Couple weeks back, The Duke was preparing an article concerning the recorded works of The Wildhearts. In case you didn’t know, The Wildhearts are one of the bands privileged enough to have soundtracked The Duke’s every fart and tumble since way back when a fella discovers that not only is the old voice getting deeper, and also some bizarre shit of some kind is going on around the genitalia, but also, it’s probably time to start feeling very melancholic for no apparent reason.
In other words, Earth Versus The Wildhearts, which, dig this if you will, was The Best Motherfucking Debut Record Of The Nineties, hit the old CD player just around the swing towards adolescence. That record blew my jaw sideways, is what. Not only were the lyrics as sharp as the kinda implements a man might use for to carve a nightmare bit by bit, but those tunes were enough to have you levitating for days, and probably on account of the music, rather than some Satanic hoopla that just kicked off at the same time, by way of bizarre coincidence.
So anyway, what I did was I flung an Electronical Email to Ginger, being the front-man of these insanely brilliant hooligans, and next thing anyone knows there’s an interview where once there might just have been some shit about “Yeah, this record is great, and here’s what The Duke thinks about it all…” Fuck the hair a man cares about what The Duke thinks, when Ginger himself is willing to yack a little regarding it all.
So first things first, man, as is the wont of first things in general. Before Earth Versus The Wildhearts arrived, a couple EP’s were released, being Mondo Akimbo A Go-Go and Don’t Be Happy… Just Worry, both of which can now be picked up on the one disc, by way of convenience. Some of the best songs these folks ever recorded are slapped on there, stuff like the gorgeous Nothing Ever Changes But The Shoes, or the snarky-as-all-Hell Turning American, not to mention gore-movie appreciation Splattermania.
The Duke – Do you remember much concerning the critical reaction to these EP’s?
Ginger – Yeah, I remember there being a lot of general critical complaint about the mix. We had a huge run-in with a journalist, Neil Jeffreys of Kerrang!, about the sound of the E.P. being a let down. Now I can see his point, but back then we were never going to let anyone say anything negative about our band.
Duke– How long were those songs banging around for before they were recorded?
Ginger – I decided that we were going to keep what I considered to be the best songs for the full length album. Some of those first tracks had been around since our first show (Turning American, Liberty Cap) and some were written more recently (Splattermania, Something Weird), but all had been played live, apart from Dreaming In A.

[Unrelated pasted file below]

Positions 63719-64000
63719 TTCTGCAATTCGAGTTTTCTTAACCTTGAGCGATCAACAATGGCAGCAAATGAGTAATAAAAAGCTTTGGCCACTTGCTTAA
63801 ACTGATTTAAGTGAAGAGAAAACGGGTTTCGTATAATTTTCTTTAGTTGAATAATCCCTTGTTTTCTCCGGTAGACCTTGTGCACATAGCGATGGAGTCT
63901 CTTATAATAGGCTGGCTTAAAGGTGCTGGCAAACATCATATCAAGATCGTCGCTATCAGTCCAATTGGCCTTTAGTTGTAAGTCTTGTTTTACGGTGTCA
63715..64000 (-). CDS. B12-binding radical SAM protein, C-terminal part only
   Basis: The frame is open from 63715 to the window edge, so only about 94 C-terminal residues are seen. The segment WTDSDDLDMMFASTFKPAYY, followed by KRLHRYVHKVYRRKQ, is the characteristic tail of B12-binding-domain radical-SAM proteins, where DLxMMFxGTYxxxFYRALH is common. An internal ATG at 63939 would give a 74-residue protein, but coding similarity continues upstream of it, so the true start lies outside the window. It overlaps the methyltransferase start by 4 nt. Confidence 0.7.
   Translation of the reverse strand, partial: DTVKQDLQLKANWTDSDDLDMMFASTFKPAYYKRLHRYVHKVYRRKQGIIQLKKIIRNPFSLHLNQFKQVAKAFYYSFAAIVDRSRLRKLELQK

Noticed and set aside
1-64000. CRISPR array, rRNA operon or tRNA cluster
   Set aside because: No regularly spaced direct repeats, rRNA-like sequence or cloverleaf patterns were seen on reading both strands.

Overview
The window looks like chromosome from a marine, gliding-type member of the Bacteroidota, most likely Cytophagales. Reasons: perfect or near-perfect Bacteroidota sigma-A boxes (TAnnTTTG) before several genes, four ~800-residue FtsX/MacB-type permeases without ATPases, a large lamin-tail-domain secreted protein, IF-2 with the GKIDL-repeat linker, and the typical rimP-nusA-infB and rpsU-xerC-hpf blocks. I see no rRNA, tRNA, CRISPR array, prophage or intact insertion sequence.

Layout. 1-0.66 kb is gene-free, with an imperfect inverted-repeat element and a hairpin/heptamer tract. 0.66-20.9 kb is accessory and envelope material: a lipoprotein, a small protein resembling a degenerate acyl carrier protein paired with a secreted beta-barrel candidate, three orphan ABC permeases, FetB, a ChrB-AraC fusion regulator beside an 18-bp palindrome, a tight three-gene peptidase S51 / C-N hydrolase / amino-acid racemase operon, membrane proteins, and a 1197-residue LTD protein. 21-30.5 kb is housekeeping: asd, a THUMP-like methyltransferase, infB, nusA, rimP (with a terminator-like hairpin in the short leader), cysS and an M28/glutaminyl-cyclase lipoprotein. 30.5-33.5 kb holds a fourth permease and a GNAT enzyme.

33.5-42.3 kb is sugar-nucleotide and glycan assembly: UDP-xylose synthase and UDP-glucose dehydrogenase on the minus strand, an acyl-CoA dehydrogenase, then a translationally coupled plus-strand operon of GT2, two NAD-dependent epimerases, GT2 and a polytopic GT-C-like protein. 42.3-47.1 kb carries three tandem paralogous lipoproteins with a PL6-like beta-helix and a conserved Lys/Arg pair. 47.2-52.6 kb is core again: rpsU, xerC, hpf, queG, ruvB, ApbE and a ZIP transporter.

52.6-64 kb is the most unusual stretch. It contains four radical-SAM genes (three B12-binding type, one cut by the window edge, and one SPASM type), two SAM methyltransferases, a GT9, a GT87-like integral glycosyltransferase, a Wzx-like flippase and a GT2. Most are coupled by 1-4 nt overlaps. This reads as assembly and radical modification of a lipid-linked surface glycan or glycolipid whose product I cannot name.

Duke – Speaking of Splattermania, Mondo Irlando is highly regarded for its incisive critiques of the Cult Cinema. As far as Lucio Motherfucking Fulci goes, what do you prefer, City Of The Living Dead or The Beyond?
Ginger – The Beyond, absolutely. City Of The Living Dead is one of my least favourite Fulci movies because it has such a cop-out of an ending. Bless him, Fulci didn’t always make movies with ultra clear plot lines but he could usually be relied upon to provide great endings, The Beyond being his best, in my opinion. Obviously I loved the drill scene in ‘City….’ (who doesn’t?) but all in all, as far as weirdness, plot, production quality, classic ending and, of course, splatter, for me The Beyond kicks the ass of every movie out there.
Duke – I hear that, originally, you weren’t intending to be the front-man of The Wildhearts at all, that it stemmed more from necessity than anything else. Is this accurate enough? Hard to imagine anyone else belting out, say, Greetings From Shitsville.
Ginger – I can’t imagine anyone else singing either, although I’d still like to get a vocalist! Originally we wanted someone who was a cross between Robin Zander (Cheap Trick) and Jake Burns (Stiff Little Fingers). We searched for over a year for the right guy, then ended up with exactly what we wanted. Me.
That Jake Burns thing got The Duke thinking, for sure. I’d never thought of it before, but now, the similarities between the delivery of, say, Nothing Ever Changes and Alternative Ulster seem rather pronounced.
Any the hell way, following the EP’s and so on, Earth Versus The Wildhearts was released to pretty much universal acclaim, whatever the hell that means. I dunno what they thought of it on, say, Saturn, but on Earth, anyroad, most folks loved the shit out of it, ironically enough. What The Duke has often stated, is that a record can be judged on the number of fast-forwards on there. Earth Versus… has not one of the sons a bitches. It’s like Frankenchrist or Rubber Soul, consistently brilliant from one end to the other, plus most of the tracks actually contain about seventy-three or seventy-four different songs, all seamlessly united under the one heading. More time-changes and such musicology banter than a man can feasibly accept in one sitting without, in the words of, I believe, Plato, getting “Giddy as a motherfucker smacked to the chops on the herbs.”
The Duke – Earth Versus The Wildhearts, far as I’m concerned, is the best debut of the nineties. Do you remember anything especially noteworthy about the sessions?
Ginger – Thank you. The whole recording process had a guerilla approach. We recorded it on ‘used’ tape, in under a week. We always thought we were recording demo’s until the record company decided that the demo’s were worth releasing. We never made demo’s again since that decision, and instead always recorded straight from rehearsal to record. Mick Ronson was my favorite memory of that whole session. He was wonderful, warm and an incredibly gifted player.